What’s Up…

We interrupt the regularly scheduled programming of this blog to bring you a few notes about what’s up in the life of your humble blogger.

I’m currently reviewing and responding to the copy-edits of The Big Book of Christian Mysticism. This process will continue until February 10, when the manuscript is due back on my editor’s desk. From there the book will go to the designers, who will do the layout; copies will be mailed out to potential endorsers and early reviewers. I’ll review the book one more time after the design is finished, but that will be only for proof-reading or fixing last-minute minor glitches. The plan is to have the book to press by the beginning of summer, and in bookstores by the beginning of August.

So… that’s all to say that between now and February 10 I probably will not be posting to this blog every day. Or I’ll be posting more quotations from mystics and other authors, since I will be putting more time into making sure I meet my deadline. Readers who were following this blog before last August (when I was still writing the book) will remember what the rhythm was like. Not to worry, I love the blog and as soon as the copy editing review is completed, I’ll be back to posting daily.

In the meantime, I thought I’d post a few reminders and notices of upcoming events:

Upcoming Classes — I have two classes scheduled through Emory University’s Center for Lifelong Learning, starting in February and in April. Normally these classes fill up in a hurry, but this year enrollment has been sluggish; has the economy finally caught up with the Ken Wilber fans and mysticism lovers in Atlanta? Anyway, if you’re interested in them, please register soon: if we don’t reach a certain threshold, we’ll have to cancel the classes and of course I’d rather not do that. Follow the links to sign up.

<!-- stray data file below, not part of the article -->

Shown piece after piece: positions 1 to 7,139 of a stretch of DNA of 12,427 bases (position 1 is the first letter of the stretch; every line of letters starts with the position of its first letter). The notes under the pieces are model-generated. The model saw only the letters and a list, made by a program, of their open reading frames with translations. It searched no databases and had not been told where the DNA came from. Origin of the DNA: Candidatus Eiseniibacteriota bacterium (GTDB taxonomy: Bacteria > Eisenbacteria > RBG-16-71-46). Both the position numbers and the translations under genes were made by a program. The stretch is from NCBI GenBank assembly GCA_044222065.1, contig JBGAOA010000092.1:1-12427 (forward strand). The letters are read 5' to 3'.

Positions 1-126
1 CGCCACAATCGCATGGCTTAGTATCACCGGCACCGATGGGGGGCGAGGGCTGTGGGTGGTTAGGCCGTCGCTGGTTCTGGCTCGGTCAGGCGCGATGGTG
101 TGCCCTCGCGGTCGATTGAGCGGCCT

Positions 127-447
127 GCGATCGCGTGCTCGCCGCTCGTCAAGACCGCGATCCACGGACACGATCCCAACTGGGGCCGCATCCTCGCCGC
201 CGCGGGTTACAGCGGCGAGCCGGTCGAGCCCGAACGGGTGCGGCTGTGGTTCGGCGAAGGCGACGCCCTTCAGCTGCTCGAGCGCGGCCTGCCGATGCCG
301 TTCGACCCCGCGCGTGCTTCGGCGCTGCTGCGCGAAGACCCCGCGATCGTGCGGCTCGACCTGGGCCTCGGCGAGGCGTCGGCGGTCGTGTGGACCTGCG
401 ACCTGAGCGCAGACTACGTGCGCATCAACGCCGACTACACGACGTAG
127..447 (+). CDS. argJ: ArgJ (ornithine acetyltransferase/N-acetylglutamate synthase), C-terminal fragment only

• A Brief History of Everything through Emory University’s “Evening at Emory” Program.
    American philosopher Ken Wilber writes books that combine eastern and western spirituality, psychology, biology, cultural theory, and other strands of contemporary thought to create what the author calls “integral theory.” Wilber seeks to bridge the divide between science and religion, explain the dynamics of human consciousness and moral development, and speculate on the future evolution of our species. Despite the complexity of his thought, many of Wilber’s books are written in an accessible style, including the textbook for this class, A Brief History of Everything. In this class we’ll read the book, discuss its merits and flaws, and consider how Wilber’s ideas can impact both the scientific and spiritual communities.
    Textbook: A Brief History of Everything by Ken Wilber.
    Instructor: Carl McColman
    February 10-March 10, 2010
    7:00-9:00 pm

    To register, click here

  • Introduction to World Mysticism through Emory University’s “Evening at Emory” Program.
    Madonna is studying the Kabbalah. The Shack is a runaway bestseller. Centuries after he died, everyone’s reading Rumi. Yoga, Buddhism and other eastern practices are more popular among Americans than ever. So what gives? At the heart of all these cultural trends is mysticism, a vague word that can be translated as “the spiritual principle at the heart of religion.” Many people believe mysticism is the golden thread that unites all the world’s religions. Others scoff at the idea. Come decide for yourself in this class as we explore major themes and writings from the world’s great mystical traditions. Using Andrew Harvey’s The Essential Mystics as our textbook, we’ll examine the world’s great wisdom traditions — Taoism, Hinduism, Buddhism, Judaism, Christianity, Islam, as well as pagan and philosophical forms of mysticism — acknowledging both the common ground and the distinctive qualities of each mystical path. Class is taught from an academic/nonsectarian perspective.